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Young blonde takes challenge: Big Texan’s 72-ounce steak

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AMARILLO, Texas — If you've never seen a young woman in a staring contest with a 4 1/2-pound slab of red meat, it's a thing to behold.

Her nostrils flare. Her eyebrows twitch. She blinks. She exhales lightly through pursed lips. Then she picks up her serrated knife to begin sawing at her butterflied top sirloin, all 5,200-odd calories of it, cooked medium and sprawled on her dish like a catcher's mitt on home plate.

For its part, the steak is impassive.

Girl vs. Steak. That's a twist on the usual story line at the Big Texan Steak Ranch in Amarillo, fabled home of "The Free 72-ounce Steak." (That's "free" with an asterisk: It's only free if you finish it, plus the sides — baked potato, salad, baby shrimp cocktail and dinner roll, in less than one hour.)

The usual plot is this: Guy walks into restaurant. Guy is huge. Guy played football in college. Guy is hungry. Guy is boastful. (Or Guy is nervous — it depends.) Guy starts strong. Guy starts to tire. Guy's friends chant "Chew! Chew! Chew!" Guy fails. Guy throws up.

Just about every day, someone tries to eat the Big Texan's signature 72-ounce cut. Only one in every five or six manages to finish it. The others are out $50 plus tax, which is real money for a meal in Amarillo.

Women are different. Not many women try to eat the big steak, maybe one every couple of months. But those who do try are deadly serious. About half succeed. And Angela Daniel intends to succeed.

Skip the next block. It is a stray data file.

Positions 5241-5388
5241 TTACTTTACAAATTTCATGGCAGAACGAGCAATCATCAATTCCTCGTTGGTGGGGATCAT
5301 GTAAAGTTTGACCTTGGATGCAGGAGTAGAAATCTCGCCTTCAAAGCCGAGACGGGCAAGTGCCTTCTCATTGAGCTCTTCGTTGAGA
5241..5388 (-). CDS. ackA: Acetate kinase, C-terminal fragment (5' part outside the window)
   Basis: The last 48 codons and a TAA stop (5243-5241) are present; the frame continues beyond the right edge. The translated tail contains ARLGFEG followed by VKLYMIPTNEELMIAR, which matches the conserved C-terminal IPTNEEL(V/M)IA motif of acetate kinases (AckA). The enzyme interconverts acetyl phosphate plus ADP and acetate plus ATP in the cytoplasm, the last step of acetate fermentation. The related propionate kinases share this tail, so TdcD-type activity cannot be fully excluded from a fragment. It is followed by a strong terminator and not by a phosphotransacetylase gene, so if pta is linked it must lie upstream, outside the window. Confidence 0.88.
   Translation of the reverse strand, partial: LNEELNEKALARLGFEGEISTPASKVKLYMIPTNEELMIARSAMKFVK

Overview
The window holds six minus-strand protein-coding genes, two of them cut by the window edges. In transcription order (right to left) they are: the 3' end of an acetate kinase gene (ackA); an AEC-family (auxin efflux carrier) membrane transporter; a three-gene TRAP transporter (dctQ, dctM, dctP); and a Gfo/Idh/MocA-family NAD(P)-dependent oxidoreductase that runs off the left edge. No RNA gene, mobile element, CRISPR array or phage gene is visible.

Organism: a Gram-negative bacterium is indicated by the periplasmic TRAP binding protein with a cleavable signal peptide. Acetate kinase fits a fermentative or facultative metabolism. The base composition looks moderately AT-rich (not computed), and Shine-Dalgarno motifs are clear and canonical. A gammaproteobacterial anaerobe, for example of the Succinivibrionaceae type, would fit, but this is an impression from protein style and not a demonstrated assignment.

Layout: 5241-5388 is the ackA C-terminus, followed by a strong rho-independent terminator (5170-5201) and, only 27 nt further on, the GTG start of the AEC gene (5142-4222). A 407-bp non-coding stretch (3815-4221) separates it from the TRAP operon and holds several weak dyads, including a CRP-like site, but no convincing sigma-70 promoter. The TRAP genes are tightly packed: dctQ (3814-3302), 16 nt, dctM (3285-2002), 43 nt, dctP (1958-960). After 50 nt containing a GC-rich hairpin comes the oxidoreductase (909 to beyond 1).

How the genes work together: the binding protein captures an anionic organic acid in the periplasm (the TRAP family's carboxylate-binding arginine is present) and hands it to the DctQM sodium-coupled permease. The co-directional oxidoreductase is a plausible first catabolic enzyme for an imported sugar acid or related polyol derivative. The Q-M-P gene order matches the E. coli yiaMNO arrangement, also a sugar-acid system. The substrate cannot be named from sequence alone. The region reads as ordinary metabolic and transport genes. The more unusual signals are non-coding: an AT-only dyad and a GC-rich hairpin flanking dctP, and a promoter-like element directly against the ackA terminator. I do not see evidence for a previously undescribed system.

Twenty-six years old, blonde and fine-featured, she is a normally proportioned 135 pounds, perhaps 5-foot-6.

"I can eat anything," Angela said. "I come from a whole family of big eaters. . . . My grandmother is a couple of hundred pounds overweight. I can eat a lot of food. A lot."

Meanwhile, Angela's steak has gone on the grill, where it is sizzling amid burgers and rib-eyes. The grill is at the head of the Big Texan's cavernous dining room, and open to it. The grill man who tends it, Robert Black, has watched at close range as contestants have won and lost. He thinks Angela has a good shot — as long as she eats smart.

"First of all, you better cut your meat with the grain — makes it more tender and less chewy," he said, poking at the big sirloin with a grill fork and tossing steak seasoning on it. "You better eat your potato and all that small stuff first. Don't drink no water. Just fills you up. And better eat fast, man."

More than 35,000 people have taken the Big Texan's challenge, but no more than 6,000 have succeeded. Past winners include a 69-year-old grandmother, an 11-year-old boy and Frank Pastore, a pitcher for the Cincinnati Reds in the early '80s, who set a speed record by downing the whole meal, side dishes included, in 9 1/2 minutes.

Angela, for her part, is unswayed by past agonies and triumphs. Serene and self-assured, she strides to the Big Texan's head table, which sits on a raised platform overlooking the dining room. Just over her shoulder is a digital timer that reads 60:00. "I'm feeling real confident," said Angela. The steak is the size of a phone book.

Then, with a quick shake of salt, Angela is off. "It's very good," she allows after four minutes, taking a sip of wine.

After six minutes, she has downed the baby shrimp cocktail in a few deft forkfuls. After eight minutes, much of the potato is gone, and Angela is working on the salad between mouthfuls of meat.

Reality is starting to set in, and it is cruel. A large man in an orange shirt, a biker, approaches Angela to let her know that a guy he knew, a 350-pounder, tried to eat the big sirloin last year and couldn't. Another man wanders by, takes one look at the sirloin and shakes his head. "That's a roast," he said.

Angela is looking tired and glassy-eyed. She picks at her potato, which is served with sour cream and butter, a pitiless touch.

Twenty-nine minutes and eight seconds have elapsed when Angela throws in the towel. She's looking slightly green. Dennis is there to console her.

"I can't eat it. It feels like 72 pounds, not 72 ounces," she said. "No, I'm not going to do it. I'm sorry, baby. I would've eaten more if I could."

"Oh, baby, it's all right. . . . We'll have leftovers for days!" Dennis says.